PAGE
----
"Ms. Haigh is an expertly nuanced storyteller long overdue for major attention. Her work is gripping, real, and totally immersive, akin to that of writers as different as Richard Price, Richard Ford, and Richard Russo."--Janet Maslin, New York Times The highly anticipated new novel by acclaimed New York Times bestselling author Jennifer Haigh--"a gifted chronicler of the human condition" ( Washington Post Book World )--is a tense, riveting story about the disparate lives that intersect at a woman''s clinic For almost a decade, Claudia has counseled patients at Mercy Street, a clinic in the heart of the city. The work is consuming, the unending dramas of women in crisis. For its patients, Mercy Street offers more than health care; for many, it is a second chance. But outside the clinic, the reality is different. Anonymous threats are frequent. A small, determined group of anti-abortion demonstrators appears each morning at its door. As the protests intensify, fear creeps into Claudia''s days, a humming anxiety she manages with frequent visits to Timmy, an affable pot dealer in the midst of his own existential crisis. At Timmy''s, she encounters a random assortment of customers, including Anthony, a lost soul who spends most of his life online, chatting with the mysterious Excelsior11--the screenname of Victor Prine, an anti-abortion crusader who has set his sights on Mercy Street and is ready to risk it all to protect the unborn. Mercy Street is a novel for right now, a story of the polarized American present. Jennifer Haigh, "an expert natural storyteller with a keen sense of her characters'' humanity" ( New York Times ), has written a groundbreaking novel, a fearless examination of one of the most divisive issues of our time.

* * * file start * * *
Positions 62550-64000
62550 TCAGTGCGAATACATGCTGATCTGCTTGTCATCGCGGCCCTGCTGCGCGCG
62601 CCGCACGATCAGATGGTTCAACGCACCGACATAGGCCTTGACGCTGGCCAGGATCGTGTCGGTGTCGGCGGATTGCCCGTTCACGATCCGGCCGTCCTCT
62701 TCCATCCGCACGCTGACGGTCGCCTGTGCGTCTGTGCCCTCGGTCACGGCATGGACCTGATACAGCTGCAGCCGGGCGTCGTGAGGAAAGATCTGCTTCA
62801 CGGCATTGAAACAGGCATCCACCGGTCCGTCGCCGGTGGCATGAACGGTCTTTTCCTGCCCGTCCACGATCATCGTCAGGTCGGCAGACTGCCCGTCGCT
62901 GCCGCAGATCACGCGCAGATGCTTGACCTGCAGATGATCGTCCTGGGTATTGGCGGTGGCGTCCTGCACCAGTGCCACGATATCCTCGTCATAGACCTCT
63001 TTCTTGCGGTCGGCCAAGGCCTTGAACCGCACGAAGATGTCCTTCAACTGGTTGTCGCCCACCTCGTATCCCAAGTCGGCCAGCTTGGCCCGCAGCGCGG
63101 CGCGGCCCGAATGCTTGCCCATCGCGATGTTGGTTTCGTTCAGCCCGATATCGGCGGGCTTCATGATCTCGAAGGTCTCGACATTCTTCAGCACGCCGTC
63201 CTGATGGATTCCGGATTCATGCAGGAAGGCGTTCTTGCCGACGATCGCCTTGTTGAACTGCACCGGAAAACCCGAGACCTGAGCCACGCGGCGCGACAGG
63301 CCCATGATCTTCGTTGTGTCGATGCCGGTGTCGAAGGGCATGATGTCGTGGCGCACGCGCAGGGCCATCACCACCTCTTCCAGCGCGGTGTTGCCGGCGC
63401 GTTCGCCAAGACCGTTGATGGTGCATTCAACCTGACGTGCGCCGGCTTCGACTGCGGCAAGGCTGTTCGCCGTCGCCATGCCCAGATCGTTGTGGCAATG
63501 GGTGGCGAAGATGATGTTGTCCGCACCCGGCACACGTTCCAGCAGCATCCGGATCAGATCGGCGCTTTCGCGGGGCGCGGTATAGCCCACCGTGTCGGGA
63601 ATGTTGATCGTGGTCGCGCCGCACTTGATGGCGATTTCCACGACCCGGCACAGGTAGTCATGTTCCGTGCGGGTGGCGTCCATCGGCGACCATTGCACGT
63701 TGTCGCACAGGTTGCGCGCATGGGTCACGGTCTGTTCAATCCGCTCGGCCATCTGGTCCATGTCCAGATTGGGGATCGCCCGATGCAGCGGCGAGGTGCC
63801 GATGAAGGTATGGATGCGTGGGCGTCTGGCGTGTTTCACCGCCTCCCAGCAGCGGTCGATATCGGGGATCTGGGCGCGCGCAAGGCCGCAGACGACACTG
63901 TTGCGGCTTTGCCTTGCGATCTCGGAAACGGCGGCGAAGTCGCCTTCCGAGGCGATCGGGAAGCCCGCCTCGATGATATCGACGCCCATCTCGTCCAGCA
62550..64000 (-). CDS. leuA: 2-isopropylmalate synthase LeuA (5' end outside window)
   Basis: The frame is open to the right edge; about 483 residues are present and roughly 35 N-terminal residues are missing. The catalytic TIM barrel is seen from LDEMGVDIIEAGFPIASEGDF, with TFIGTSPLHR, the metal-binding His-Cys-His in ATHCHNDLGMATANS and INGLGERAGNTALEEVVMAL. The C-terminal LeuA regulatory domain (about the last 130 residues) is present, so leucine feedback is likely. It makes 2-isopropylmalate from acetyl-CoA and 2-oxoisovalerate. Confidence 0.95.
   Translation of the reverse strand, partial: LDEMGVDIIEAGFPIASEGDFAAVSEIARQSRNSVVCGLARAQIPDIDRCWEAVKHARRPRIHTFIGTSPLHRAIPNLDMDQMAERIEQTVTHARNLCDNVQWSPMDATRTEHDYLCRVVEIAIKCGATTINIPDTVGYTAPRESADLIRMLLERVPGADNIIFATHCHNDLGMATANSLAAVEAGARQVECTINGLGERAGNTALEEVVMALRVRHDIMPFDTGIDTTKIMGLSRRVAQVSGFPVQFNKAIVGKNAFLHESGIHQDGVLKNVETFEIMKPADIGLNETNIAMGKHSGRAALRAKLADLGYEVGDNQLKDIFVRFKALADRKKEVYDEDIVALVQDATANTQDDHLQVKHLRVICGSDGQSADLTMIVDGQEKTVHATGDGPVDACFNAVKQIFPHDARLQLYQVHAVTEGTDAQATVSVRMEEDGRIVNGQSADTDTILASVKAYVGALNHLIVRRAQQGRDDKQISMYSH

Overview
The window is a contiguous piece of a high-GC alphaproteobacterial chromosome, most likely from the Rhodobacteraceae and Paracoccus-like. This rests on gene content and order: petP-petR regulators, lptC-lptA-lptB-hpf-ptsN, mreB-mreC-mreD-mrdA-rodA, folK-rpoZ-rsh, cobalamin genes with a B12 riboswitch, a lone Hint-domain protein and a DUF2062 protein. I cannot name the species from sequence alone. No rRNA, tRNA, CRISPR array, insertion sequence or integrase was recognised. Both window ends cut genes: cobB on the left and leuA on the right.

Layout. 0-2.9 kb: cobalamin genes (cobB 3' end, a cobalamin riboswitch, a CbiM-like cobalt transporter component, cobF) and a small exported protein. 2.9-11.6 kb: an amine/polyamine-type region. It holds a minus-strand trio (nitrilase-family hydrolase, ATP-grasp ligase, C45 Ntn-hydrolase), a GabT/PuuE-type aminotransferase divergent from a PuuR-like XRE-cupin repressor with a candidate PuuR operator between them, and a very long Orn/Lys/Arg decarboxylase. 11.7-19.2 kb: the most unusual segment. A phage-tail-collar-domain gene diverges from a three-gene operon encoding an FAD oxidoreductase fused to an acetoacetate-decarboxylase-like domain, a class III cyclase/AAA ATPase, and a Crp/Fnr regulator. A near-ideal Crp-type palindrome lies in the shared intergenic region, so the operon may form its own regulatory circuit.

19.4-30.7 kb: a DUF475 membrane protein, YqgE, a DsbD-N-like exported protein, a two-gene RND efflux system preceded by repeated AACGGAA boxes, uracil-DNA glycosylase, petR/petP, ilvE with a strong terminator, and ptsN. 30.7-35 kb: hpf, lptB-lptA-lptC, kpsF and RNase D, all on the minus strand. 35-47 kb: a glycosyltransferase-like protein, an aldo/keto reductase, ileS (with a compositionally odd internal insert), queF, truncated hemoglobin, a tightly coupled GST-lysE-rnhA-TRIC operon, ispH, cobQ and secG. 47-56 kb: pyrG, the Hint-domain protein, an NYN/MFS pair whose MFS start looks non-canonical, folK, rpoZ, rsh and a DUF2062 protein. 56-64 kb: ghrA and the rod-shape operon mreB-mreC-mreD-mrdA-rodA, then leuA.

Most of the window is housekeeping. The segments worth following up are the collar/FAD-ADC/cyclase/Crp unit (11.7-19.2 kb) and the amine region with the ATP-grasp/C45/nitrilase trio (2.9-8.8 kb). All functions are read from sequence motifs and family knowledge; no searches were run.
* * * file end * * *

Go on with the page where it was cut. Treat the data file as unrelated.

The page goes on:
It begins with a letter from a woman Frank has never met. A pleading letter. A letter that closed his throat. 'Come fast. She be dead if you tarry.' And that is it all it takes.
One of the most famous novels of the 20th century, available in a beautiful new hardback VMC set of Daphne du Maurier classics.
Moby Dick, la terrible baleine blanche ! Depuis qu'elle l'a privé d'une jambe, le capitaine Achab s'est juré de se venger. Ignorant tous les présages funestes, il entraîne pendant de longs mois l'équipage du Pequod dans une folle poursuite à travers les océans.
SOON TO BE A MAJOR NETFLIX FILM, STARRING ANA DE ARMAS, ADRIEN BRODY, BOBBY CANNAVALE AND JULIANNE NICHOLSON, DIRECTED BY ANDREW DOMINIK ''A torrentially imaginative, compulsively readable tour de force'' Sunday Telegraph ''A fabulous reinvention of the life of a fabulous reinvention, and a cracking page-turner to boot'' Evening Standard Blonde is a mesmerising novel about the most enduring and evocative cultural icon of the 20th century: the woman who became Marilyn Monroe. A fragile and gifted young woman, Norma Jeane Baker makes and remakes her identity: she is the orphan whose mother is declared mad; the woman who changes her name to be an actress; the fated celebrity, lover and muse. Told in her voice, Blonde shows a culture hypnotised by its own myths, and the devastating effects it had on Hollywood''s greatest star.
''This masterpiece about Marilyn Monroe''s life is audacious, gripping and clever'' Rose Tremain ''If you haven''t read Joyce Carol Oates before, start here, and now'' Independent